If you have both Microsoft Security Essentials and Ad-Aware installed, then I guess that it's the cause of your issue. You should never run two Antivirus software at once on a system, since it'll cause a lot of conflict and even crashes. quietman wrote a good paragraph explaining this concept:
IMPORTANT NOTE: Using more than one anti-virus program is not advisable. Why? The primary concern with doing so is due to Windows resource management and significant conflicts that can arise especially when they are running in real-time protection mode simultaneously. Even if one of them is disabled for use as a stand-alone on demand scanner, it can affect the other and cause conflicts. Anti-virus software components insert themselves deep into the operating systems core where they install kernel mode drivers that load at boot-up regardless of whether real-time protection is enabled or not. Thus, using multiple anti-virus solutions can result in kernel mode conflicts causing system instability, catastrophic crashes, slow performance and waste vital system resources. When actively running in the background while connected to the Internet, each anti-virus may try to update their definition databases at the same time. As the programs compete for resources required to download the necessary files this often can result in sluggish system performance or unresponsive behavior.
When scanning engines are initiated, each anti-virus may interpret the activity of the other as suspicious behavior and there is a greater chance of them alerting you to a "false positive". If one finds a virus or a suspicious file and then the other also finds the same, both programs will be competing over exclusive rights on dealing with that threat. Each anti-virus may attempt to remove the offending file and quarantine it at the same time resulting in a resource management issue as to which program gets permission to act first. If one anit-virus finds and quarantines the file before the other one does, then you may encounter the problem of both wanting to scan each other's zipped or archived files and each reporting the other's quarantined contents. This can lead to a repetitive cycle of endless alerts that continually warn you that a threat has been found after it has already been neutralized.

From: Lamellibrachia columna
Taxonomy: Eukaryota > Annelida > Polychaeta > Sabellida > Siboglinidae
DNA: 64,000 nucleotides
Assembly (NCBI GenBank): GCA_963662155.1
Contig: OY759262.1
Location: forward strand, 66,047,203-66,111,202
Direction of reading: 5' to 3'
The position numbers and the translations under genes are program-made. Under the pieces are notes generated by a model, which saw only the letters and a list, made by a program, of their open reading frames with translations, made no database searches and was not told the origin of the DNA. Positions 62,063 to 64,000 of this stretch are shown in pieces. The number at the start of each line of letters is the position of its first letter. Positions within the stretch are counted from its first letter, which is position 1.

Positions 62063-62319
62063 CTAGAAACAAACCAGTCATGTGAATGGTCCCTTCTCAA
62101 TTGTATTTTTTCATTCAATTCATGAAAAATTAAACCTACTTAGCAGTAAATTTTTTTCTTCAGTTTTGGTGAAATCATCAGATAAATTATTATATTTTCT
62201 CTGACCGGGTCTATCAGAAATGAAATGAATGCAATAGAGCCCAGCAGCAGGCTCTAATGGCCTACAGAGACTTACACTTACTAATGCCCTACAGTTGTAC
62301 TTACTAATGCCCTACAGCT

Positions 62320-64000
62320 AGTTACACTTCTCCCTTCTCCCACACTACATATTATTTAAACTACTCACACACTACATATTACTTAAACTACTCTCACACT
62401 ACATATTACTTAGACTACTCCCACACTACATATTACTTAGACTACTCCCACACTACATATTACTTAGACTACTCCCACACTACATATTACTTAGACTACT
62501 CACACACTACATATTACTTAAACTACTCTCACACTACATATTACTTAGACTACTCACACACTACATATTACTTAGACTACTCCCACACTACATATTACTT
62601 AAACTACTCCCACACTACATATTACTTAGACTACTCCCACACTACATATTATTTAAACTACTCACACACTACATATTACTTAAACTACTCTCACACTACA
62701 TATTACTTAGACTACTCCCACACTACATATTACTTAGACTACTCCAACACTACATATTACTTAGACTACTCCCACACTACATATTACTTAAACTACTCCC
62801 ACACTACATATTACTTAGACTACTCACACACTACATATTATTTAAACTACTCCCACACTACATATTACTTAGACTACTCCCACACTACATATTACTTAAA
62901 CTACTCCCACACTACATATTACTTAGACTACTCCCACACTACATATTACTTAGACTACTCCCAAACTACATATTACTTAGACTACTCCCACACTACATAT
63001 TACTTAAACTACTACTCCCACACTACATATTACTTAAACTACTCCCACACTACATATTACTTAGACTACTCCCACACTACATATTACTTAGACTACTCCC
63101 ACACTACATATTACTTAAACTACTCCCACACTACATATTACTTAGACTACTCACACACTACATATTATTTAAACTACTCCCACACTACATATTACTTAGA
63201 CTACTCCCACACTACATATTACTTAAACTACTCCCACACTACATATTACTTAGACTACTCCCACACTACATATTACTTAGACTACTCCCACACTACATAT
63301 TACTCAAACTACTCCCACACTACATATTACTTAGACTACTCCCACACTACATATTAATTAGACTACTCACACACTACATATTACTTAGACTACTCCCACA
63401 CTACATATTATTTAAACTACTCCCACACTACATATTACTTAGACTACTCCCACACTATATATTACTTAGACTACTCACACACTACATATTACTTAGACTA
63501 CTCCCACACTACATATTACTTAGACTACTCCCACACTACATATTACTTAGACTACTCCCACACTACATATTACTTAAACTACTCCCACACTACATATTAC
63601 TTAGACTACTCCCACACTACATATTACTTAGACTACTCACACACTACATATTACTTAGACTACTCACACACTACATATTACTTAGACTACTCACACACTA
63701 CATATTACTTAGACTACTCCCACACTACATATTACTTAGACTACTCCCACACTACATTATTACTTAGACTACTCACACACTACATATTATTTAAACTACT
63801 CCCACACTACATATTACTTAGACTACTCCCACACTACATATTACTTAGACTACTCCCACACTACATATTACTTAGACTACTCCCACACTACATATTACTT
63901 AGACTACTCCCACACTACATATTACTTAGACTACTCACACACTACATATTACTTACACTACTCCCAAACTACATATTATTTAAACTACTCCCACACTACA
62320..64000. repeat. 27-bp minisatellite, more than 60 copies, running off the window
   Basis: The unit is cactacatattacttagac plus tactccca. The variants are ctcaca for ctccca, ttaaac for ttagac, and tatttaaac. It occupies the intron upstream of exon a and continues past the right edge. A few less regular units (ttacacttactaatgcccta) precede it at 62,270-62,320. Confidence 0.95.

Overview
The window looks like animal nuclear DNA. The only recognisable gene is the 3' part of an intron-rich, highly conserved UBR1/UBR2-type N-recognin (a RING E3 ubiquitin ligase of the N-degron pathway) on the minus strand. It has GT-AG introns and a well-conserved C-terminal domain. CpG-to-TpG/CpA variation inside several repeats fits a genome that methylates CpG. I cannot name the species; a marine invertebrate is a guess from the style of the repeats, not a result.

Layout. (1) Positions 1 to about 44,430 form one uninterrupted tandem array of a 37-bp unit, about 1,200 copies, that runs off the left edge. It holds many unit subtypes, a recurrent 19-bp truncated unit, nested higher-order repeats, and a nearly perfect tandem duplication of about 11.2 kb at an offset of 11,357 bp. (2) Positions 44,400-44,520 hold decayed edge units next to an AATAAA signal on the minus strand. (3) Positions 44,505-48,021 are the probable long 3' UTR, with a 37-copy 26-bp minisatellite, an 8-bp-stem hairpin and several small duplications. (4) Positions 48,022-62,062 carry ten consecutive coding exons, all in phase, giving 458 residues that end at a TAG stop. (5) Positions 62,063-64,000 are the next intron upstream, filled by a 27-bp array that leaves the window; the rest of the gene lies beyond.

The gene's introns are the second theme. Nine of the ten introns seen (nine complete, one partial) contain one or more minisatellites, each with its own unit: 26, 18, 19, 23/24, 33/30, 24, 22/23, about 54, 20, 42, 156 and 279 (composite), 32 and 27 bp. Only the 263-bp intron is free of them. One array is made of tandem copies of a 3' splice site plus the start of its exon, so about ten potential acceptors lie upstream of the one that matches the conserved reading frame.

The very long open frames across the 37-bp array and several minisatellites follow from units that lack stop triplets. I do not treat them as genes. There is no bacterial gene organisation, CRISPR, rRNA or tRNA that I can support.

Anti-virus scanners use virus definitions to check for malware and these can include a fragment of the virus code which may be recognized by other anti-virus programs as the virus itself. Because of this, many anti-virus vendors encrypt their definitions so that they do not trigger a false alarm when scanned by other security programs. Other vendors do not encrypt their definitions and they can trigger false alarms when detected by the resident anti-virus. Further, dual installation is not always possible because most of the newer anti-virus programs will detect the presence of another and may insist that it be removed prior to installation. If the installation does complete with another anti-virus already installed, you may encounter issues like system freezing, unresponsiveness or similar symptoms as described above while trying to use it. In some cases, one of the anti-virus programs may even get disabled by the other.
To avoid these problems, use only one anti-virus solution. Deciding which one to remove is your choice. Be aware that you may lose your subscription to that anti-virus program's virus definitions once you uninstall that software.
Microsoft and major Anti-virus vendors recommend that you install and run only one anti-virus program at a time
If you don't have both programs installed at once on your system, then the issue is elsewhere.